Parent vessel occlusion techniques prevent flow to the aneurysm and facilitate thrombosis of the aneurysm sac. This approach has the advantage of instantaneous aneurysm occlusion and subsequent reduction in the local mass effect exerted by the aneurysm sac as the thrombus within it starts to resorb. Lower aneurysm reperfusion rates occur than with coiling, meaning fewer secondary re-interventions (Labeyrie et al. 2015; Morita et al. 2011). If performed after satisfactory carotid occlusion testing or after successful extracranial-intracranial bypass surgery, significant ischemic complications occur rarely. There exists some debate, however, as to the interpretation of satisfactory and unsatisfactory carotid occlusion test results.

In this case, aneurysm coiling without ICA stenting was not possible owing to the aneurysm configuration, and while stent-assisted coiling may have been possible, it would not have achieved instantaneous aneurysm occlusion. Flow diverter stent (FDS) insertion was also considered, having the advantage of preserving the parent vessel lumen, but the disadvantage of delayed aneurysm occlusion. This case occurred before the widespread use of FDS, and at this time PVO was chosen for its advantage of immediate isolation of the aneurysm from the circulation.

Several longitudinal studies report good results from PVO in the treatment of giant cavernous ICA aneurysms, but owing to the low incidence of this condition, case numbers are relatively small. A large meta-analysis compared procedural success and clinical outcomes of 509 patients with 515 large or giant cavernous aneurysms across 20 retrospective series (Turfe et al. 2015). In this series, 77% of the treated patients presented with cranial nerve symptoms and approximately 7% each with SAH and CCF. A total of 176 aneurysms were treated with PVO without bypass and 339 with aneurysm coiling and preservation of the parent vessel lumen. The meta-analysis demonstrated a higher rate of persistent aneurysm occlusion at 3 months in the PVO group (93% vs. 67% in the coiling group) as well as a lower rate of reintervention (6% vs. 18% in the coiling group). However, a higher incidence of peri-operative morbidity (ischemia or hemorrhage) was demonstrated in the PVO group (7% vs. 3% in the coiling group).

A large single-center series demonstrated good results with low complication and reintervention rates after treatment of 86 CCA aneurysms in 85 patients with both endosaccular coiling (in smaller lesions) and PVO in large and giant aneurysms (van Rooij 2012). The authors describe a treatment preference for coiling in asymptomatic aneurysms and PVO in those lesions presenting with cranial neuropathies owing to the differential effect on aneurysm mass effect.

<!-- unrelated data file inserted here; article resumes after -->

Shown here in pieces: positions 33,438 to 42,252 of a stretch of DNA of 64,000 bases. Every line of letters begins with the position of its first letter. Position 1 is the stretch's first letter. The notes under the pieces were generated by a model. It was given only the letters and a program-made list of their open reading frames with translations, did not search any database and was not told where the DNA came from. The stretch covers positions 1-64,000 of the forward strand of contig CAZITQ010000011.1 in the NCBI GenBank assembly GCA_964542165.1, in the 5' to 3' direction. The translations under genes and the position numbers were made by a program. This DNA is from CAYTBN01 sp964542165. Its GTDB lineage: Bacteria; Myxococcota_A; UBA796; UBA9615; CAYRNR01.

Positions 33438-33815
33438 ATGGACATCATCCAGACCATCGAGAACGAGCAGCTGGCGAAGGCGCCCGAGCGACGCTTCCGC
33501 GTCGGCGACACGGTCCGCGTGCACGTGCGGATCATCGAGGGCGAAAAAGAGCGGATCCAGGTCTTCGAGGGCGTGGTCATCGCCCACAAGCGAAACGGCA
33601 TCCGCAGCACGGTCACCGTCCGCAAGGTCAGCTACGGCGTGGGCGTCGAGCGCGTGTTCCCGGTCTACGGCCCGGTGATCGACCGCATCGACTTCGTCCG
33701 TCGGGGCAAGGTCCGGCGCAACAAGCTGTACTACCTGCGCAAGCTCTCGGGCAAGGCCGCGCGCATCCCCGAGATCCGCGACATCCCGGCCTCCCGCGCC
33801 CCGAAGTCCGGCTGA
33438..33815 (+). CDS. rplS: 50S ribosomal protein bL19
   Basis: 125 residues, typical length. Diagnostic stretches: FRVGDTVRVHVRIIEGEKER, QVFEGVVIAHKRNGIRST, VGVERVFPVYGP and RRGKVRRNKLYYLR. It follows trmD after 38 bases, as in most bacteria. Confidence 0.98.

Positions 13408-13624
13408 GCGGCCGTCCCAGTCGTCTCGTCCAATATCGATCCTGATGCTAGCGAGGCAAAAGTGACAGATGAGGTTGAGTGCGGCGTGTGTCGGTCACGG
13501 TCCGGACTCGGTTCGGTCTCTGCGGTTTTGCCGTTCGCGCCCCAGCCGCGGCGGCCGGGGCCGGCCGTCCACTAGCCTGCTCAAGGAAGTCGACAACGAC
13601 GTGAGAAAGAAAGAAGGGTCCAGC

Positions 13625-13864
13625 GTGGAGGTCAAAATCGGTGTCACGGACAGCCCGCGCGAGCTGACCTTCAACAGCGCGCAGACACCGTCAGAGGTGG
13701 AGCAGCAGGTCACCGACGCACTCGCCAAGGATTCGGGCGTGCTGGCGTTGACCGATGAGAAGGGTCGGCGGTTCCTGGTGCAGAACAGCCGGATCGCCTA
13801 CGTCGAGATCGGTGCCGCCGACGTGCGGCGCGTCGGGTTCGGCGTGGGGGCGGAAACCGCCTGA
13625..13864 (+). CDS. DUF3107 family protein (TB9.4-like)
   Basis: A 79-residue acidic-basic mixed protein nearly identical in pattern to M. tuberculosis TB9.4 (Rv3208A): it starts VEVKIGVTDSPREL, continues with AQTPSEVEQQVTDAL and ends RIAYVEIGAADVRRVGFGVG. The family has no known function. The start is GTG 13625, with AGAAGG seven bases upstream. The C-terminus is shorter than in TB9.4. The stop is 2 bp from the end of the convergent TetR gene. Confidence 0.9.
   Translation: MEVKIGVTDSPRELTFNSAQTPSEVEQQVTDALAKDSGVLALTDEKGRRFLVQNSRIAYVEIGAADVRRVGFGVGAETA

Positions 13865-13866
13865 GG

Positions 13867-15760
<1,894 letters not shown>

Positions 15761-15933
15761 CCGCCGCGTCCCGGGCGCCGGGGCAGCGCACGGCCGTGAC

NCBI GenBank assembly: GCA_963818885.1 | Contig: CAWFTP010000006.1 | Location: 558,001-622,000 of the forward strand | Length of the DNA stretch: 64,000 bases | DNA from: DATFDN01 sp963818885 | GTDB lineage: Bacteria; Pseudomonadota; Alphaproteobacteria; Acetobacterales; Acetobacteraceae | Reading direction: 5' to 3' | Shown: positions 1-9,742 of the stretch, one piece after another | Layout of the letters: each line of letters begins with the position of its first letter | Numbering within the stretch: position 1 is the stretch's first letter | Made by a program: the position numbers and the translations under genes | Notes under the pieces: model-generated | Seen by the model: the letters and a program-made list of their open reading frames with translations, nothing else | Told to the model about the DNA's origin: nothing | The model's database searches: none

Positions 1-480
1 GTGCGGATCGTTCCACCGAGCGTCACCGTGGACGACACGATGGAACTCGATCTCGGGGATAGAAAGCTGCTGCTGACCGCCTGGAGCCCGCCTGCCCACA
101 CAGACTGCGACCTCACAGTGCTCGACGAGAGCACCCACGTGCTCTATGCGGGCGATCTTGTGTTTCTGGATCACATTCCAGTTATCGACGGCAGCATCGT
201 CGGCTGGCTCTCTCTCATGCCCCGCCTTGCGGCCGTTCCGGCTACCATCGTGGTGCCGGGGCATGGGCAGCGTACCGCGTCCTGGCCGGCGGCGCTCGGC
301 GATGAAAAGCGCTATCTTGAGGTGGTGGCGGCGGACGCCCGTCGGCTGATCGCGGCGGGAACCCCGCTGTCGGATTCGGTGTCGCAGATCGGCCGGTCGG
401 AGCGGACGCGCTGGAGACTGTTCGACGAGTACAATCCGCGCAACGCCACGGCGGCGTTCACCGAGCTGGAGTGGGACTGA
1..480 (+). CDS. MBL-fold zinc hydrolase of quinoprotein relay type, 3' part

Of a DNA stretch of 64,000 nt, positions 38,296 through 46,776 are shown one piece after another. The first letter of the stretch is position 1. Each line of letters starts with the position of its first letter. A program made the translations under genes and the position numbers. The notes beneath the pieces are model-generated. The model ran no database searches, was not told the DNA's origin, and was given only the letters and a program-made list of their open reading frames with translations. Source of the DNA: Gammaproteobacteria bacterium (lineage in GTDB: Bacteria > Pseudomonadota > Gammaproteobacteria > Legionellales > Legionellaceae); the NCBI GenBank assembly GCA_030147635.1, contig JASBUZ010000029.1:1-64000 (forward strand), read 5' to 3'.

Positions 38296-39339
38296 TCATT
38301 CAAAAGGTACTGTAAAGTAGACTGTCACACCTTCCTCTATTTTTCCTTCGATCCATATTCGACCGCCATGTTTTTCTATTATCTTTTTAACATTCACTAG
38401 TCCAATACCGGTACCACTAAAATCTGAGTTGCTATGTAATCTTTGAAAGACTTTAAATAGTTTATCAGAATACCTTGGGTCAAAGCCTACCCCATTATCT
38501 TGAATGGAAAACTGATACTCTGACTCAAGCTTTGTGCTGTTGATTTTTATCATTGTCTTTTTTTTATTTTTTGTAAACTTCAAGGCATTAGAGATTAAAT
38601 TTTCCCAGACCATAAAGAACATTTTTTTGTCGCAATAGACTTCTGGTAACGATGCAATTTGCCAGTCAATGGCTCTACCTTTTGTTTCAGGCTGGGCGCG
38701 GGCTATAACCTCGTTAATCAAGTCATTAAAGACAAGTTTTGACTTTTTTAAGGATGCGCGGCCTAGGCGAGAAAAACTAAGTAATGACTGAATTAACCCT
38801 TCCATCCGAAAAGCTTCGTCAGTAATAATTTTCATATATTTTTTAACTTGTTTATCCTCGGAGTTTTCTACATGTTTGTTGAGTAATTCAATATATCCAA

PVO has the advantages of effective aneurysm exclusion and a low rate of aneurysm reperfusion, over endosaccular coiling. It also offers some advantage over the newer FDS technology as it does not require ongoing treatment with dual antiplatelet therapy (Raper et al. 2017; Starke et al. 2014).

Shimizu et al. (2017) report low morbidity and mortality in their series of 28 patients with cavernous carotid aneurysms treated with PVO, after judicious use of surgical bypass depending on the results of the BTO. The most frequently occurring complications in this series were perioperative ischemic complications and cranial nerve palsies. Perioperative ischemia was observed more frequently in patients with preexisting cardiovascular risk factors and a venous phase delay of 1–2 s on BTO and the authors attribute this phenomenon to coverage of the perforating arteries. Temporary cranial nerve palsies occurred in four patients, all of which resolved completely. Similar findings have been reported in other case series (Labeyrie et al. 2015; Ganesh Kumar et al. 2017).

In conclusion, owing to the low incidence of this condition, robust data on the safety and efficacy of PVO in the treatment of ICA aneurysms compared with other treatment options are not available. If competent collateral supply is confirmed or created through bypass-surgery, PVO is thought to be a safe and effective strategy in the management of a symptomatic nonruptured cavernous ICA aneurysm with low periprocedural morbidity and unlike treatment with FDS, does not require treatment with dual antiplatelet medication.

Cross-References

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Copyright information

© Springer Nature Switzerland AG 2019

Authors and Affiliations

  • Frances Colgan
    • 1
    Email author
  • Marta Aguilar Pérez
    • 2
  • Hansjörg Bäzner
    • 3
  • Hans Henkes
    • 2
  1. 1.Department of RadiologyUniversity of Otago, Christchurch HospitalChristchurchNew Zealand
  2. 2.Neuroradiologische KlinikNeurozentrum, Klinikum StuttgartStuttgartGermany
  3. 3.Neurologische KlinikNeurozentrum, Klinikum StuttgartStuttgartGermany